Holden Volt is powered by two electric motors which provide 111kW/370Nm. As well as providing drive, one of the electric motors does double-duty as a generator.
Transmission fluid is used to cool the electric motors and their operation is covered via three clutches, one planetary gear set and a geared final drive. That means instantaneous acceleration.
A 63kW, 1.4-litre petrol engine provides power to the electric motors when the battery is depleted (that’s the ‘range-extender’ technology). This engine is a modified version (naturally aspirated) of the turbocharged engine fitted to the Holden Cruze and was selected for the Volt application because of its light weight.
Holden Volt has three driver-select drive modes. ‘Normal’ is the default mode and ‘Sport’ provides quicker torque application for better throttle response. The interesting mode is ‘Hold’ which, as the name suggests, employs the petrol generator to ‘hold’ the battery charge at the full level.
And for that we can thank London Mayor Boris Johnstone. Londoners pay an extra tax for driving cars with exhaust emissions in England’s capital city, so by maximizing the battery charge using the ‘Hold’ mode, Volt drivers can then enter London and drive for up to 87kms tax-free…or in our case here in Australia drive in the city with zero emissions. And that’s good news for Sydney residents with Lord Mayor Clover Moore a keen fan of the London tax.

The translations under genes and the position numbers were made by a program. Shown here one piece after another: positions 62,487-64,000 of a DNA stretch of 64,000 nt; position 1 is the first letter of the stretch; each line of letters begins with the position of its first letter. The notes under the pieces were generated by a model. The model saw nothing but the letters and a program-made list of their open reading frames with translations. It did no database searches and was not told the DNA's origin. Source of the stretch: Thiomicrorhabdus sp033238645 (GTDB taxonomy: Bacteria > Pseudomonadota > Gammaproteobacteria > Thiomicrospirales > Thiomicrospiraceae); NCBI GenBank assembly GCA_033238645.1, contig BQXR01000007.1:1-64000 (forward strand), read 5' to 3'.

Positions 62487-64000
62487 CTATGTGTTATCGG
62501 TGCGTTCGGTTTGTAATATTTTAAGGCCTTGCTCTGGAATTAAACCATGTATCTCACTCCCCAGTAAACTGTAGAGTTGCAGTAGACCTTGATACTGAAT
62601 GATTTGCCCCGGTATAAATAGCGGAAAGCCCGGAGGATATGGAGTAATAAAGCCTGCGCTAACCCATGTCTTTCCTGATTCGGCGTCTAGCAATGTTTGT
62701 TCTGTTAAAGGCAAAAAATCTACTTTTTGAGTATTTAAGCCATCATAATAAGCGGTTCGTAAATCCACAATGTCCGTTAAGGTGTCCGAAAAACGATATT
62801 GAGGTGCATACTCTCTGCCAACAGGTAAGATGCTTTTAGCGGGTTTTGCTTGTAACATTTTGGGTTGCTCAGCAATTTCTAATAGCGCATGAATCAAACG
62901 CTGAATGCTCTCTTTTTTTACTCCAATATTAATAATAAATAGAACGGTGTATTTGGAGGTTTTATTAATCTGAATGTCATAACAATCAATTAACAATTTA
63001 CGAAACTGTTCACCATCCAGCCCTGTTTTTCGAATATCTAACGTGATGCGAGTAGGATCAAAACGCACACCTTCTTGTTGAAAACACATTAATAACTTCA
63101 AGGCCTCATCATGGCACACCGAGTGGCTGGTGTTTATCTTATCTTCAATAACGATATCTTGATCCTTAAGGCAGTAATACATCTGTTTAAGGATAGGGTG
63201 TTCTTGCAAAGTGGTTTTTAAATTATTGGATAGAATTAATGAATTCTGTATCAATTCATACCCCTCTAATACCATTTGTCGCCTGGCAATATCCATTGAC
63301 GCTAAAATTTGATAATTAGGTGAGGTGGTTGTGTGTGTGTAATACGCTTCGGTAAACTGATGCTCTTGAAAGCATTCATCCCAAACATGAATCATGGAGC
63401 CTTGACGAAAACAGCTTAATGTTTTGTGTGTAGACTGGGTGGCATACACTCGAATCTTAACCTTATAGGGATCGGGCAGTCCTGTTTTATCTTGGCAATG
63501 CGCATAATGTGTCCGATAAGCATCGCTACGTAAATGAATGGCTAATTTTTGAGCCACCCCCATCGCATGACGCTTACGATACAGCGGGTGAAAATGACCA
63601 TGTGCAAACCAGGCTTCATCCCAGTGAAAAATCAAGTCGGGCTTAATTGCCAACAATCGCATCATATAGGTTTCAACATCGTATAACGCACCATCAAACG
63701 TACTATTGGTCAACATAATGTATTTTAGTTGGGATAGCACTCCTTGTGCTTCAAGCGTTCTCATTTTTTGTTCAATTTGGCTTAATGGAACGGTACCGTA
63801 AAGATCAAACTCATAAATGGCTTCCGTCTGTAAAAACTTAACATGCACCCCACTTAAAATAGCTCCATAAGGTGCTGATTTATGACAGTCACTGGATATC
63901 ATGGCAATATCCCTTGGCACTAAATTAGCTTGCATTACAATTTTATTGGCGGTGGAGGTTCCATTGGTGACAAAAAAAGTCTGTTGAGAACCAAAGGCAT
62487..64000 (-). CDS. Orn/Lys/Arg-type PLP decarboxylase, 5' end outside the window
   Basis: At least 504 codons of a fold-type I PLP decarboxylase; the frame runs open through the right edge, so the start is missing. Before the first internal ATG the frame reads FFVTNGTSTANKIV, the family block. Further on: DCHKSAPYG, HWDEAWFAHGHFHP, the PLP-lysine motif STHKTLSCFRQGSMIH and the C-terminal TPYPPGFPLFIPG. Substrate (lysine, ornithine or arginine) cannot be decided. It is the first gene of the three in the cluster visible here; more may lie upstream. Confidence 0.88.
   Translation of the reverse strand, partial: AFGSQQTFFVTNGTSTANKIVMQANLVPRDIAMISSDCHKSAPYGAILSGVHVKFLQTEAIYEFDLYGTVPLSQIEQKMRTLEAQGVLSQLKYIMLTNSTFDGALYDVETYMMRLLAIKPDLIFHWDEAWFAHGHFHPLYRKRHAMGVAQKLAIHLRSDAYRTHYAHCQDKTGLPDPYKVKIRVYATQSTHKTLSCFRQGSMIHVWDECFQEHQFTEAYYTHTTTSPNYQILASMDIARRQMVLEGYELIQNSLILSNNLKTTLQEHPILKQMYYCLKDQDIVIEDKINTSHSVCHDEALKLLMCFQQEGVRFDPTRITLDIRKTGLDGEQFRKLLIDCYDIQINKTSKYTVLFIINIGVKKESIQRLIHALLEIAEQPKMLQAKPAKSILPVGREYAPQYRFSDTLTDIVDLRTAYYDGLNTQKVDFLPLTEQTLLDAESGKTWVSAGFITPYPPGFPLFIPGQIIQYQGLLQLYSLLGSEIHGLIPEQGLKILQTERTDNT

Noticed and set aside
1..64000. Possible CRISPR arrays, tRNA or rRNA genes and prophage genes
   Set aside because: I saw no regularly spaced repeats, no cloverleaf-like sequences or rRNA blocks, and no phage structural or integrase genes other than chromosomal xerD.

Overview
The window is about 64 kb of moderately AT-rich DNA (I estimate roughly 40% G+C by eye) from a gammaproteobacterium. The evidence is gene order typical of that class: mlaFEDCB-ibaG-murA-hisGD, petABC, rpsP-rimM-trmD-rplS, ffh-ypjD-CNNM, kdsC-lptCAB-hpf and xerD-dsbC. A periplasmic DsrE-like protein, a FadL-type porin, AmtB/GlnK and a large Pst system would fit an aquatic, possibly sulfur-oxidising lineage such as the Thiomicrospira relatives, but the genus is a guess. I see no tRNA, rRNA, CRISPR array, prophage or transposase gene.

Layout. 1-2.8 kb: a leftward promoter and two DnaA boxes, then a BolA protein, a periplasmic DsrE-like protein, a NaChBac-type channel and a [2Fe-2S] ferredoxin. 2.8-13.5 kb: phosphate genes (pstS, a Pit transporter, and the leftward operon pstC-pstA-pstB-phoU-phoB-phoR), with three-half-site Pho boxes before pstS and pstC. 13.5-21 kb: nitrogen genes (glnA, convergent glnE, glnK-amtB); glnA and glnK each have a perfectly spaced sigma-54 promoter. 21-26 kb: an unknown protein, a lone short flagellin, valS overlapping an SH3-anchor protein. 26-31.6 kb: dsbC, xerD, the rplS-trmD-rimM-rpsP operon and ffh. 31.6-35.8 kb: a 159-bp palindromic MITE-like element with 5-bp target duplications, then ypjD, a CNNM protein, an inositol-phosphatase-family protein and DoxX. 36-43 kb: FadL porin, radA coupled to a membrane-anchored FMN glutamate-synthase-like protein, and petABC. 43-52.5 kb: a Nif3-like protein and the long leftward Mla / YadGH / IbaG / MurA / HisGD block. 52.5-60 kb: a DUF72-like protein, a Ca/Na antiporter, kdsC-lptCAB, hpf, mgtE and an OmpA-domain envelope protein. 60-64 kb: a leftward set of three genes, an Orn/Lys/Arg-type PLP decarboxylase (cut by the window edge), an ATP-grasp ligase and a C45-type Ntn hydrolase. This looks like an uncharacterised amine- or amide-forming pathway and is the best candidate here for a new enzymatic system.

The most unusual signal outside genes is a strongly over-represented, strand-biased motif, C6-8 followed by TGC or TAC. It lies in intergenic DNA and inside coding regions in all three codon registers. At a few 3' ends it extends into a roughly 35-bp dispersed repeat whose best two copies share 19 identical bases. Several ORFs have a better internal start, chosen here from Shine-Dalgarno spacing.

A T-shaped lithium ion battery pack, with its own water cooling system, is mounted mostly under the rear seats. The 288 cell unit is rated at 165kwh. Lithium ion batteries are the best current technology and were perfect for the Holden Volt as they are less prone to lose charge when not being used and don’t have to run-down completely before being re-charged.
When the battery is depleted, using normal 240V power from home or workplace, the Holden Volt can be re-charged completely in less than six hours using a 10A point, under 10 hours using a 6A point, or the Better Place system does the job in less than four hours.
Holden Volt The Interior
Unlike some compact electric cars, the Holden Volt provides a full-size interior – albeit with four individual seats – and a deep boot with around 300-litres of cargo capacity. Volt boasts a premium interior too with nice leather seats (fronts heated) and real quality look and feel for other trim materials and carpets.